|Michael Intriligator |
The event was co-sponsored by the Council on Economic Priorities and the Moscow-based Institute of World Economy and International Affairs (IMEMO). One of the questions before the conference was whether what was left of the Soviet Union would allow economy-wide market forces to do the job of converting military resources to civilian ones (guns to butter) or whether it would be done "narrowly", factory by factory, based on instructions from above.
While Sovietologists (themselves a soon-to-be-extinct species) were debating the latter idea, the former took place. Workers couldn't wait for a government conversion program. In the interim they weren't being paid. So in many cases they took with them what they could carry from the factories in lieu of payment, and they tried to create new businesses or work for someone else who was starting up a new entity.
Mike made his academic reputation early on in mathematical economics and econometrics, and was able to divide his time between writing and editing quantitative-oriented handbooks, which came easily to him, and international policy research which I had the feeling became his major passion later in life.
|UCLA's announcement of Mike's death. He has been at|
UCLA since 1963.
When Mike joined our conference on conversion he was Director of the Center of International and Strategic Studies.
He was proud of having academic appointments in both the Economics and Political Science Departments at UCLA. (Later, he added a third, Public Policy.)
His biographical listings feature several contributions he made to furthering "Global Security After the End of the Cold War," the title of his Presidential Address to the Peace Science Society in 1994.
He also wrote about health policy and back in 1993 favored expansion of Medicare - the single-payer system that looks even better from the vantage point of 2014 than it did a quarter-century ago. He was frequently invited to serve as an expert witness on health economic issues for two decades.
|Mike Intriligator (L) and President Jimmy Carter.|
His earliest work involved the development of models and analytic frameworks using economics, decision theory, control theory and other tools to analyze and better understand fundamental economic and societal problems. He wrote the standard work on Mathematical Optimization and Economic Theory (1971), now in its 13th printing.
His later work shifted toward identifying real policy options in the areas of health care reform and global security. He was concerned about the proliferation of nuclear weapons, and this led him to share the conference interest in strategies for a transition from a militaristic economy in Russia to one that would cater more to consumers. Mike was interested in how conversion would affect income distribution and enterprise restructuring, and he was interested in the role of institutions in converting from a dirigiste to a market economy.
A member of the Council on Foreign Relations and the International Institute for Strategic Studies, he has tackled the thorniest geopolitical issues, such as arms races, arms control, nuclear proliferation, accidental nuclear war, and paths toward global security.
He has testified before the U.S. Commission on Improving the Effectiveness of the United Nations and served as a consultant to the Center for National Security Studies at the Los Alamos National Laboratory and other organizations.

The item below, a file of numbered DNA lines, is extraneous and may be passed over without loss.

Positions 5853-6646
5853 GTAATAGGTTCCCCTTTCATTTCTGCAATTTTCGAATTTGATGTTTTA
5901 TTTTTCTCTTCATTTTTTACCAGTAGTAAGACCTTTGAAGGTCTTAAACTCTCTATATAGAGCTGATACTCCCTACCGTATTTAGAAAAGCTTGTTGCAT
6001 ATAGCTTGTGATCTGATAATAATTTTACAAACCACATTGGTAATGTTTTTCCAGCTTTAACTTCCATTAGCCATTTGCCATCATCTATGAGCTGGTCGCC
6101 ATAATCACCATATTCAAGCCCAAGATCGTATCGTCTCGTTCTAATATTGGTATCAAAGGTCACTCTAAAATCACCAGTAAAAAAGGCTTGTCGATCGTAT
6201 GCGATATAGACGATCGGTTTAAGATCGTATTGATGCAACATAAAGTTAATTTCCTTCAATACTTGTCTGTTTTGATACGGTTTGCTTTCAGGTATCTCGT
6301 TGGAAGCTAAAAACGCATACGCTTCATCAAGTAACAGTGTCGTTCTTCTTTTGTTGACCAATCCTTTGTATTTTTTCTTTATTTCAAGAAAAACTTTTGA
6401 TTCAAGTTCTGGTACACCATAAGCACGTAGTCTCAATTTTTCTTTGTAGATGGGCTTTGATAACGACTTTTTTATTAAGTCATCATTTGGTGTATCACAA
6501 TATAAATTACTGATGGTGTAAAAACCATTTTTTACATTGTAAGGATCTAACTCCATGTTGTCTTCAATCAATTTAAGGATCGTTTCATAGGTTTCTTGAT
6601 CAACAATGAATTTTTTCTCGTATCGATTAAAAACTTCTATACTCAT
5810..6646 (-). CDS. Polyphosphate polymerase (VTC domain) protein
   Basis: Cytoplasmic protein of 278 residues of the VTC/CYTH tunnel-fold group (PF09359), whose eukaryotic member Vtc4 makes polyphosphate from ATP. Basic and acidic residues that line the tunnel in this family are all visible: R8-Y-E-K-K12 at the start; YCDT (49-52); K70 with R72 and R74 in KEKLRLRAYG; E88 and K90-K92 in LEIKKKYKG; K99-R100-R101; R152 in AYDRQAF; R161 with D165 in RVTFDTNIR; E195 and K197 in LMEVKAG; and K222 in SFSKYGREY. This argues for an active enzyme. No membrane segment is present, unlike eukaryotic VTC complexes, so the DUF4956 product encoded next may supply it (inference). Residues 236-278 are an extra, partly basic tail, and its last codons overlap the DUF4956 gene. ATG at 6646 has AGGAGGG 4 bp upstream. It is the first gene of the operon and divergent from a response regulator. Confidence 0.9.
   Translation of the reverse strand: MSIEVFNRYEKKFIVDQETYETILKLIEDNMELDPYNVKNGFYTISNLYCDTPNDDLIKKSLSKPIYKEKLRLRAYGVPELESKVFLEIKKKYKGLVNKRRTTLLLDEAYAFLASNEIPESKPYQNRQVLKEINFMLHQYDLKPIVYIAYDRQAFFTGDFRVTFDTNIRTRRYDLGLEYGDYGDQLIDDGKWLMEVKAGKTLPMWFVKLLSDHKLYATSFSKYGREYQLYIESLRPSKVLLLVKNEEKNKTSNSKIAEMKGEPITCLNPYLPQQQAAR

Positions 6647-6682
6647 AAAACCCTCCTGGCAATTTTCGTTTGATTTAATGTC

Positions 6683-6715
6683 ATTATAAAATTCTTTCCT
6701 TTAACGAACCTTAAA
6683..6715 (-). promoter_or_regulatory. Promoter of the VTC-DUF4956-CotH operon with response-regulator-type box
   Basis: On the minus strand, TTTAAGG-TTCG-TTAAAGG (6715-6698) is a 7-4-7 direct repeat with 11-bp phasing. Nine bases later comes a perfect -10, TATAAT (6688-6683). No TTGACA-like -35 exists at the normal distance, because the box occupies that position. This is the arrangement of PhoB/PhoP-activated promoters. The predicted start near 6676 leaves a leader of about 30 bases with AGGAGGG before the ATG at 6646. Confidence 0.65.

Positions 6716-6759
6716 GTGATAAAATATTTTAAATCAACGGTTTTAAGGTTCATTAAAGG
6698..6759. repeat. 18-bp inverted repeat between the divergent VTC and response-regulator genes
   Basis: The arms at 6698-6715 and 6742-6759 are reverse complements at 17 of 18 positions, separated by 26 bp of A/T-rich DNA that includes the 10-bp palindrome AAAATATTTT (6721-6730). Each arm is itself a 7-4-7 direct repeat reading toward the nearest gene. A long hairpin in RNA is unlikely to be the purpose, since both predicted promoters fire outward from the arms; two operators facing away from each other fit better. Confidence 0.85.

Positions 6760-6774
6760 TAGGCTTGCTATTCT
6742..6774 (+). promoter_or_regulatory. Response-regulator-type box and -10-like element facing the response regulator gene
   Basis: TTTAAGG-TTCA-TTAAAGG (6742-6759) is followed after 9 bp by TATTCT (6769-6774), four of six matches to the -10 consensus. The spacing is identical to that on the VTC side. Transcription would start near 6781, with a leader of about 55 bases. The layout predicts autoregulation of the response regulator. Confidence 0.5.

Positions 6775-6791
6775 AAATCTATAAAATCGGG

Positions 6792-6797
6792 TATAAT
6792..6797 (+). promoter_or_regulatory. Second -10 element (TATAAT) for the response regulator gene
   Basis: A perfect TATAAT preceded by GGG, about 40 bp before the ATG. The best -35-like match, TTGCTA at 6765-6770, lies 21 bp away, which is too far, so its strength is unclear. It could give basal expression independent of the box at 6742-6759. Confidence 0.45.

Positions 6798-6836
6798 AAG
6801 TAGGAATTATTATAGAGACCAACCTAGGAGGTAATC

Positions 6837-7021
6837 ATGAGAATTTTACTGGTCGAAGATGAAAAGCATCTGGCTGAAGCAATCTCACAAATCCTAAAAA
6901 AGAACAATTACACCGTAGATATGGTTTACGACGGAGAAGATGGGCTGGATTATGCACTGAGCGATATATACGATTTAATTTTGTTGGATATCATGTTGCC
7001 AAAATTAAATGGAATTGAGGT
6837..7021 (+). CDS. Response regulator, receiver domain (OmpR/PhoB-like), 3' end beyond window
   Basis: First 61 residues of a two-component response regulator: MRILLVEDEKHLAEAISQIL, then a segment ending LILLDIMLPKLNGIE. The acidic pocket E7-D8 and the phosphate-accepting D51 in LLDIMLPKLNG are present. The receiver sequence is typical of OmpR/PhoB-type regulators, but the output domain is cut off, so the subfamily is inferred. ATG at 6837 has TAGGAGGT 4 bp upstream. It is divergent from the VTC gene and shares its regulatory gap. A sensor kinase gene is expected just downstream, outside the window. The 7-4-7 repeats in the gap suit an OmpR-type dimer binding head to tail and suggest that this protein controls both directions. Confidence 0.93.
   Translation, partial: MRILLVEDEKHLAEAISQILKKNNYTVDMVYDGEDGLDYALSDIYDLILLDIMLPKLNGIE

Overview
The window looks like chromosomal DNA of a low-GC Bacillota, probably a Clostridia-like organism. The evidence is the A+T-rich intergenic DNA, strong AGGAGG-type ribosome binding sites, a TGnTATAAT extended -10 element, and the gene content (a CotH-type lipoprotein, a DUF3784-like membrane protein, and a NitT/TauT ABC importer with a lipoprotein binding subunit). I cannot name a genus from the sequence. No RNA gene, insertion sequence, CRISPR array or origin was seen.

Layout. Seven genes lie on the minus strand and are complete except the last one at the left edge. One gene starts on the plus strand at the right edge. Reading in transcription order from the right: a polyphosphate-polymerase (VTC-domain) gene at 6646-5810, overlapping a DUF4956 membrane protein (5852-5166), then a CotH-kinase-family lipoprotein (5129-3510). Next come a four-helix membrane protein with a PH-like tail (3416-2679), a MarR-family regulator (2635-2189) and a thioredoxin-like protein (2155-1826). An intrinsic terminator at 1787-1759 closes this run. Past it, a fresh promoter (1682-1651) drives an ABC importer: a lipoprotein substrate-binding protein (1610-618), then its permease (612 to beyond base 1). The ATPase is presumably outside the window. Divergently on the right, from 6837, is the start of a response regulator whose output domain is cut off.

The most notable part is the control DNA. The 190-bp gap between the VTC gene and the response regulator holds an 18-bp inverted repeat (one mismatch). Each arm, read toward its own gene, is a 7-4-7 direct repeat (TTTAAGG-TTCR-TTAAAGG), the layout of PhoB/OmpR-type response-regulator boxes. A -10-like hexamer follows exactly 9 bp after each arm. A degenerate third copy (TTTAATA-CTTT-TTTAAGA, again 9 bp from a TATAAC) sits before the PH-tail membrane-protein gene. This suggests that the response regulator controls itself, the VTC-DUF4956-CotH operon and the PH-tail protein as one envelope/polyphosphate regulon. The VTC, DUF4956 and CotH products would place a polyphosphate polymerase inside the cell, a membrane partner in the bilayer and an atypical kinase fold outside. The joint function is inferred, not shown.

|Mike at an ECAAR panel, AEA|
meetings 1995. Photo by JT Marlin.
From 1982 to 1992, he directed the UCLA Center for International and Strategic Affairs. A member of the editorial boards of Economic Directions, Defense and Peace Economics and Conflict Management and Peace Science, he wrote or edited more than 200 professional and general articles and scholarly texts.
A fellow of the Econometric Society, Intriligator was a member of the Council on Foreign Relations, the International Institute for Strategic Studies, and a foreign member of the Russian Academy of Sciences.
After we returned from the conversion conference in Moscow, Mike and I served together for many years as officers and members of the Executive Committee of Economists Allied for Arms Reduction (ECAAR). For the next decade he was Vice Chairman and I was Treasurer, the second Treasurer in ECAAR's history because the founder, Robert Schwartz, put himself from the beginning in the Treasurer position.
Mike was always eager to help with projects and fund-raising, the latter being a rarer offering among volunteers. He could always be counted on to review documents before publication and he invariably provided needed and useful comments. During all the years we worked together at ECAAR he went out of his way to show respect for other people (everyone had a seat at the table) and he called anyone out who appeared to be deviating from this principle.
His obituary has appeared in the Los Angeles Times, where a Guest Book may be signed. Mike used to talk, with justifiable pride, of his wife Devrie, a well-known space physicist, and their four sons - Kenneth (married to Gina), a professor of Physics at UCSD; James (married to Susanne), a professor of Psychology and Innovation at Bangor University in the UK; William (married to Lisa), a symphony orchestra conductor and director in Dubuque, Iowa and Cheyenne, Wyo.; Robert, a Los Angeles composer of music; and nine grandchildren. His brother, Marc Intriligator (married to Roxann) is a New York real estate lawyer.
Mike's family has asked that in lieu of flowers, donations be made to the American Cancer Society or to the Michael D. Intriligator Memorial Fund at Economists for Peace and Security, Levy Institute, Box 5000, Annandale-on-Hudson, NY 12504 (to make an online donation go to this link).